Finally, I would suggest that a healthy confessionalism will not content itself with simply affirming and maintaining the creeds of the past. We are called to confess our faith to our generation. Accordingly, there comes a time when 17th century creeds should be updated. Language changes call for language updates. New historical circumstances (which may not have been present in the 17th century) call for contemporary responses. And the continuing work of the Spirit teaching the church calls for the refinement of doctrinal formulae in keeping with the principles of sola Scriptura and semper reformanda.

    Your servant,
    Bob Gonzales

  3. Dr. Jim, thank you for upholding the importance of Confessionalism. We should be able to define our churches by a historical confession, and if we can not, we should be concerned (and our people even more so!).

    The greatest problem of our day is not a stict adherence to orthodoxy. Actually, very little of that exists in the broad evangelical world anyway, and what does exist is generally a statement of faith that can be written on a postcard. The major problem is an overwhelming sense of pride that ignores the past and believes we are much more learned than our fathers. When we bring doctrinal challenges to our evangelical friends — we are often accused of “dead” orthodoxy. I have never understood why “dead” is always given as the modifier of “orthodoxy”. Is it better to be striving for “lively” error?

    Numbers and results are used by our friends as the trump card to show that they are right and we are wrong (proved by our relative “smallness”). When the Scriptures are used by our friends, they often produce just a handful of proof texts — and if you try to answer their challenges honestly, too often they appeal to the god of today, relativism, by saying “well, that’s just your interpretation.”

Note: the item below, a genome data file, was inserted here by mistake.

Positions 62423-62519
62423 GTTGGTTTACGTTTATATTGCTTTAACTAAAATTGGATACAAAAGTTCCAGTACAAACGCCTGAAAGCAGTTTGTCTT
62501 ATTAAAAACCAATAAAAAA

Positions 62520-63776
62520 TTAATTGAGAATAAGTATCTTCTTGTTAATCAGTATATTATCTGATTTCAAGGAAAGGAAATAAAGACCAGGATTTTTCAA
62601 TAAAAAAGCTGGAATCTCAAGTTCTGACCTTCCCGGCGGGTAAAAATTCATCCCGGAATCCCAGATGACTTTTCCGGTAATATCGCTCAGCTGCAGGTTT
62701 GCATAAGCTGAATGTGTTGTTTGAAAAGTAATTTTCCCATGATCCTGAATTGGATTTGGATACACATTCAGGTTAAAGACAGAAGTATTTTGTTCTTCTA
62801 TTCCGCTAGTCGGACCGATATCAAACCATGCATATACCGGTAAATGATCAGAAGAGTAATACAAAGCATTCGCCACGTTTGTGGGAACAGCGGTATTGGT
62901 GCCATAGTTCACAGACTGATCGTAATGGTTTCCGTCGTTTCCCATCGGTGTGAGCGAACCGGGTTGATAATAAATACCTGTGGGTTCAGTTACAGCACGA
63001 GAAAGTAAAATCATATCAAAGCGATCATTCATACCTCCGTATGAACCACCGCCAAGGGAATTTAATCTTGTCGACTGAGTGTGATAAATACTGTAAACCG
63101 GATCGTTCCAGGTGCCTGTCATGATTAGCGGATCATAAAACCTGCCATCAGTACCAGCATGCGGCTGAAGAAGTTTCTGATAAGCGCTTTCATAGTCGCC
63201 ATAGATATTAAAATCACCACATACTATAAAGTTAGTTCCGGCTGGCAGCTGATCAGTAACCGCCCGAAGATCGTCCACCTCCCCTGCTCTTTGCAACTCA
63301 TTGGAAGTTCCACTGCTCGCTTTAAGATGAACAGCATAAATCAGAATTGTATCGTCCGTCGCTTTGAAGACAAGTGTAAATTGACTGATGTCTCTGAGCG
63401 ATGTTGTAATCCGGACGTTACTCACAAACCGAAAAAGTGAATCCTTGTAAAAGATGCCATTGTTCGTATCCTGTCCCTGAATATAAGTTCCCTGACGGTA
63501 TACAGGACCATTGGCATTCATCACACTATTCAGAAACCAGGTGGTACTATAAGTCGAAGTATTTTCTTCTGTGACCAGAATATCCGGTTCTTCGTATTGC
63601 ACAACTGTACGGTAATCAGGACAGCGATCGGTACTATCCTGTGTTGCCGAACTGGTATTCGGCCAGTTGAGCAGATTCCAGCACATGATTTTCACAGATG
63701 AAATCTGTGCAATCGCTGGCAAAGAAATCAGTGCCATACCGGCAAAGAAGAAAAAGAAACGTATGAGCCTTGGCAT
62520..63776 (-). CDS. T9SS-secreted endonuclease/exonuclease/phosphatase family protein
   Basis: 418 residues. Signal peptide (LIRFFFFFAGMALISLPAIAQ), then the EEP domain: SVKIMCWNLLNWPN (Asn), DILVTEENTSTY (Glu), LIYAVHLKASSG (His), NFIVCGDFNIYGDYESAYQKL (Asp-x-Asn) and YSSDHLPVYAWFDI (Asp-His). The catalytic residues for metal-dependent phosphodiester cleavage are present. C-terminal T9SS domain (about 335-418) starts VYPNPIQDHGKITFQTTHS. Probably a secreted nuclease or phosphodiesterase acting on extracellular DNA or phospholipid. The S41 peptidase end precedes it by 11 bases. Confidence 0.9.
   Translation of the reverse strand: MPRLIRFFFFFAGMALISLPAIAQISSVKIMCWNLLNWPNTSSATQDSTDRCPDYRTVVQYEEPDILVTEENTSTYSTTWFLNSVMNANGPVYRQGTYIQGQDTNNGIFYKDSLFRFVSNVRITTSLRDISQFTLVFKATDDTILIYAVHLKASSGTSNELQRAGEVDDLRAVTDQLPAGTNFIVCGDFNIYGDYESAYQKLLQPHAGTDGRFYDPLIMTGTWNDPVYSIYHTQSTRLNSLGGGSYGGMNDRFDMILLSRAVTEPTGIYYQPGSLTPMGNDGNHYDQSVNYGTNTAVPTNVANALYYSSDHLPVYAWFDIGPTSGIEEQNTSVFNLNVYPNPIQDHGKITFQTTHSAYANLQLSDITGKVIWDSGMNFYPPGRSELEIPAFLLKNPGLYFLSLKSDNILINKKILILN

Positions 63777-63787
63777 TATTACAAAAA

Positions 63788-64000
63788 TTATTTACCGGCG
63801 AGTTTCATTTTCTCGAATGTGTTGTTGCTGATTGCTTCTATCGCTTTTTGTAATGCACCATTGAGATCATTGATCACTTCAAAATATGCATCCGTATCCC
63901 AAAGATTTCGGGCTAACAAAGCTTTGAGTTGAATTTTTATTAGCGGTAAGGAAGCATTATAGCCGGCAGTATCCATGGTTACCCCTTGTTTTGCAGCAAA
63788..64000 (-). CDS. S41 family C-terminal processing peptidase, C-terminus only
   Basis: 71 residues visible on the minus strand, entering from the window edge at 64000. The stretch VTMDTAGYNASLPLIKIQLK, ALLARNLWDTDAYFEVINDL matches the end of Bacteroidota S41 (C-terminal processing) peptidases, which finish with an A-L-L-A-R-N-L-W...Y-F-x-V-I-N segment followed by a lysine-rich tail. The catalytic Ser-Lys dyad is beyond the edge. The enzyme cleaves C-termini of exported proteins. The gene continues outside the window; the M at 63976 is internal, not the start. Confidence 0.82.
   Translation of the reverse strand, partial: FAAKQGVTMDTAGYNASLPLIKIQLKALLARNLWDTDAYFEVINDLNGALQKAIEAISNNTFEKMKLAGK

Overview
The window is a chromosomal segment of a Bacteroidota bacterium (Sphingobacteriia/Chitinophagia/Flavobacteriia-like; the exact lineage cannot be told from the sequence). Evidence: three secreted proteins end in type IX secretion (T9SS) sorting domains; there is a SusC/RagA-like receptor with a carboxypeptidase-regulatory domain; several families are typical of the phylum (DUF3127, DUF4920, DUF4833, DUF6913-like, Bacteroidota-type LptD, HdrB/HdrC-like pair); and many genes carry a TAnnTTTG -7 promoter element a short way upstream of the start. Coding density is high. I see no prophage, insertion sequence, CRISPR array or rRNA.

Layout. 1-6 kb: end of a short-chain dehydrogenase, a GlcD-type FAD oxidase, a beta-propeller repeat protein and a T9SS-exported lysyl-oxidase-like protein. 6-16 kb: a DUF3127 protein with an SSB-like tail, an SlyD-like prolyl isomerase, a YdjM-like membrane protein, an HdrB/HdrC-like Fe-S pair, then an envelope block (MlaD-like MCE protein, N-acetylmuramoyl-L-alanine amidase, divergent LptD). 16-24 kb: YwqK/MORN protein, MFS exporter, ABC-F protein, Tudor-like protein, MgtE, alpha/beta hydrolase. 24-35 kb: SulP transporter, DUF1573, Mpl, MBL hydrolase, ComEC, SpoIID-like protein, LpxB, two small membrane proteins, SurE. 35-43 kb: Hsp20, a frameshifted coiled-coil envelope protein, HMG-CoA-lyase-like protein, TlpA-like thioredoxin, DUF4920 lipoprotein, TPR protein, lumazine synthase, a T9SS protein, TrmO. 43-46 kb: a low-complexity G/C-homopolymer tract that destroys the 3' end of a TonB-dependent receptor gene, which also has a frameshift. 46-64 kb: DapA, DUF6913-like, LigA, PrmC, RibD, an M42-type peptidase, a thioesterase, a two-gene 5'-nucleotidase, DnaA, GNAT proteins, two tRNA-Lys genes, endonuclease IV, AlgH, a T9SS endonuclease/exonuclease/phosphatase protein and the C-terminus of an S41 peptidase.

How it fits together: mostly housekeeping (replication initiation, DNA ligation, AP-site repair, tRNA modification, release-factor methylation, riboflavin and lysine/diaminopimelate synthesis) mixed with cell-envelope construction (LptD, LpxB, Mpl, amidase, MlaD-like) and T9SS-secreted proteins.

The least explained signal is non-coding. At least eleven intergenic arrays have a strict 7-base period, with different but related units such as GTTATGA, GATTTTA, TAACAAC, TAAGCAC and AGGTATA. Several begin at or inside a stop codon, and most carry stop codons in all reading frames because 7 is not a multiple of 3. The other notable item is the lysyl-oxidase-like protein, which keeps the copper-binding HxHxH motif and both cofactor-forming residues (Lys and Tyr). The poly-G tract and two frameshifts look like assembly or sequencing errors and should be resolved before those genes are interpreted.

I beleive these are the blights and spots that plague evangelicalism today.

  4. Dr. Renihan,

    Thank you for accurately diagnosing some of the doctrinal problems in the Church. (I wish you had also included some of the character problems, which are just as important.) We share the same concern about many doctrinal errors such as Arminianism, Egalitarianism, etc.

    However, although you have the correct diagnosis, may I suggest what I believe is a better cure than confessionalism? I see 5 weaknesses in prescribing confessionalism as “THE answer”…

    1. One of your main arguments seems to be that the old doctrine is better than the new. But, all the earlier confessionalists could have made the exact same criticism about the 1689. All of the following groups could have protested that since their creeds/confessions were older than the 1689, therefore they were better: Apostles Creed (1st-2nd century?), Nicene (325), Waldenses (1120), Schleitheim (1527), Heidelberg (1563), Thirty Nine Articles (1571), Belgic (1618), and Westminster (1646).